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tv   After Words with Naomi Klein  CSPAN  July 17, 2017 12:00am-1:01am EDT

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>> ..
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>> >> i give myself the break but this book i just wanted to get it out as quickly as possible. there are a couple of chapters that are focused on what we should expect if there is a crisis, an economic crisis for our major security crisis and vice felt so passionately
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that there needed to be a political disaster preparedness for progressives that i just frankly wrote that the speed i have never written before it now so work for the publisher was committed to get that out very quickly also. usually you finish the book and then i worked with a publisher who was as committed to this political moment as i am. >> host: a great contribution to millions of people who were looking at a political situation thinking what do i do? and from the title you give away that "no is not enough" it is an
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amazing coming together. >> you are the quintessential antitrust. >> we have been on this journey as a journalist and
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the marketing got better in the 1990's is that i era of michael jordan and nike but as companies up the ante with marketing design they divested from the world before and started to outsource tune those contracts to whoever was willing to produce their product cheaper and we have been on this journey along time because that global exchange in the 90's that was part of the process of exposing those terrific conditions and nike and disney were making their
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products so i look at trump as a hollow brand adopting the paradigm we're not in the product business. it was up until the '80s in the american marketplace and then they branded the products with logos the then he started to see companies that they were murderers to project that big idea with these selfing closed of disney in this period open-ended celebration florida to live inside your favor brand and trump did
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this with real-estate. he started off traditionally but quickly went into the stratosphere of these super brand and "the apprentice" was a breakthrough and that was less about building buildings but more about his brand and selling his name at very high prices to other developers who wanted to have that name of this side of their resort. like those other brands this was often at the expense of workers we heard about the terrible conditions and also also the clothing around the world. you have a guy who can make millions of dollars by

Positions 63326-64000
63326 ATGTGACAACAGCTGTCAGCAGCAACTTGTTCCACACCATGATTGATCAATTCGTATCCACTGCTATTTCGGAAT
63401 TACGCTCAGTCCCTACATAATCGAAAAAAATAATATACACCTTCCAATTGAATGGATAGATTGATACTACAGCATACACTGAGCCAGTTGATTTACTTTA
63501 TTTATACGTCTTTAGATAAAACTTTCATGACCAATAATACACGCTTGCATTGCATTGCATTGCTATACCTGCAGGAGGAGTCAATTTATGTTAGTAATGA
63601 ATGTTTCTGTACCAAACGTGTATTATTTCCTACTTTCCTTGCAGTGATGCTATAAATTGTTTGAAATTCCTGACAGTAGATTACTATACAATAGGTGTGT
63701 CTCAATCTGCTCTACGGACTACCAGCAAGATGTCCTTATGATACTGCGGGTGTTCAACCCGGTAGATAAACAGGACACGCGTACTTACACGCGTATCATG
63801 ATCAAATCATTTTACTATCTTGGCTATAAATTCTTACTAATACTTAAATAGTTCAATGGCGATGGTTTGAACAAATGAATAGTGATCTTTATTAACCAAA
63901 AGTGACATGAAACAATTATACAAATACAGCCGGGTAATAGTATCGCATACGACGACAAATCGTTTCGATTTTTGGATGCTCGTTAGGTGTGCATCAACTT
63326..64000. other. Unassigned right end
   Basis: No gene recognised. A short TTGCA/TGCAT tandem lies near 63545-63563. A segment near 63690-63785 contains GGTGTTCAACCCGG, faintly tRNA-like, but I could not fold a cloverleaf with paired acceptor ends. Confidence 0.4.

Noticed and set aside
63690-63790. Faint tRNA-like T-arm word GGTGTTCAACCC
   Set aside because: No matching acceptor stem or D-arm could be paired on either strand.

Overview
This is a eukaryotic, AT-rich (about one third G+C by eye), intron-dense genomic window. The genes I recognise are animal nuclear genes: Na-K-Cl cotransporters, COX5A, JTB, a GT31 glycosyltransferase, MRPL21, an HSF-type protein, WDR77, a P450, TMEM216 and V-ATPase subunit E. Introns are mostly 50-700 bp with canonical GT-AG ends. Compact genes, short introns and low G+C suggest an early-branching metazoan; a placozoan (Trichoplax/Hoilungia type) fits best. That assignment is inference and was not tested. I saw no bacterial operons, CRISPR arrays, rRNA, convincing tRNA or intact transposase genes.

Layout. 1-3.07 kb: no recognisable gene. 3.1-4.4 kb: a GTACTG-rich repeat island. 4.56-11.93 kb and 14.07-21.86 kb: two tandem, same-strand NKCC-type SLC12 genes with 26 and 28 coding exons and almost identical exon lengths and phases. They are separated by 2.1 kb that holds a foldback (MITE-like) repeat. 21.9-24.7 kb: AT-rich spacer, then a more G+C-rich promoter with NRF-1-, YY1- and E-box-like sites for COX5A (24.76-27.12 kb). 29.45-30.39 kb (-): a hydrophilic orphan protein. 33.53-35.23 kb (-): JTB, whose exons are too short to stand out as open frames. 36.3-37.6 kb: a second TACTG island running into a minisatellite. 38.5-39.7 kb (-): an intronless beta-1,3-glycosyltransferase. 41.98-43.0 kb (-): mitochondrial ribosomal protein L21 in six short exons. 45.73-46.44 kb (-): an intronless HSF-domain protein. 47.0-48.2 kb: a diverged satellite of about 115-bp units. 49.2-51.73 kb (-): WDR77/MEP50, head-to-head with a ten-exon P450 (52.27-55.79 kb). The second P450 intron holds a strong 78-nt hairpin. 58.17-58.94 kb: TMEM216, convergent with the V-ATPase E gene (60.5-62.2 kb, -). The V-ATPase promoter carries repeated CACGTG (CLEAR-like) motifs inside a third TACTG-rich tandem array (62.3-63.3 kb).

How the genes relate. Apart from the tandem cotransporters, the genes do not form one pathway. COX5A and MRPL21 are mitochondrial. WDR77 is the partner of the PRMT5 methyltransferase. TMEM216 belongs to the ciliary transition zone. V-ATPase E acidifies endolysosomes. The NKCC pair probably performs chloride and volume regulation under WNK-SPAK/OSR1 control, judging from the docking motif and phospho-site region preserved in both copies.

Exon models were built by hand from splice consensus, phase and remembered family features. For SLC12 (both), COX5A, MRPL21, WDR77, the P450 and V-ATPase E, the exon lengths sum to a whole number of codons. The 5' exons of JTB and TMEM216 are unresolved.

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allowing him to put his name on it then becomes president and it is impossible to separate out and as family businesses including me ivanka clothing line and a the president so the groups. >> i don't think they can and separate that i don't take he knows where his personal identity fence fad for partial brienz begins behalf you cannot disentangle the man from the brain and. they emerged a long time ago there gregos he increases his brand value that allows companies to rent more rooms and increase fees and sell more memberships so how
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could you separate this man from the branford?. >> and with job he enters politics not playing by the traditional rules of the game but of branding and it is a true to your brain and. -- brie and because disney and nike betrayed the promise loral as a family friendly he does because the products were made under conditions that were abusive to young people in those factories though they were vulnerable and they had to be responsible but trump is a different brand because the idea he always sold was absolute power.
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this was the promise since the '80s it was selling the of promise he likes the word killer and does not mean that literally beg out for themselves when he describes the art of the deal is running over other people and coming out on top nut with a mutually beneficial agreement. he gets away with it. and he has a consumer base that has an aspirational identity with him and trump represents that attainment and that is of problem to the promise is to catch stemwinder cheating or even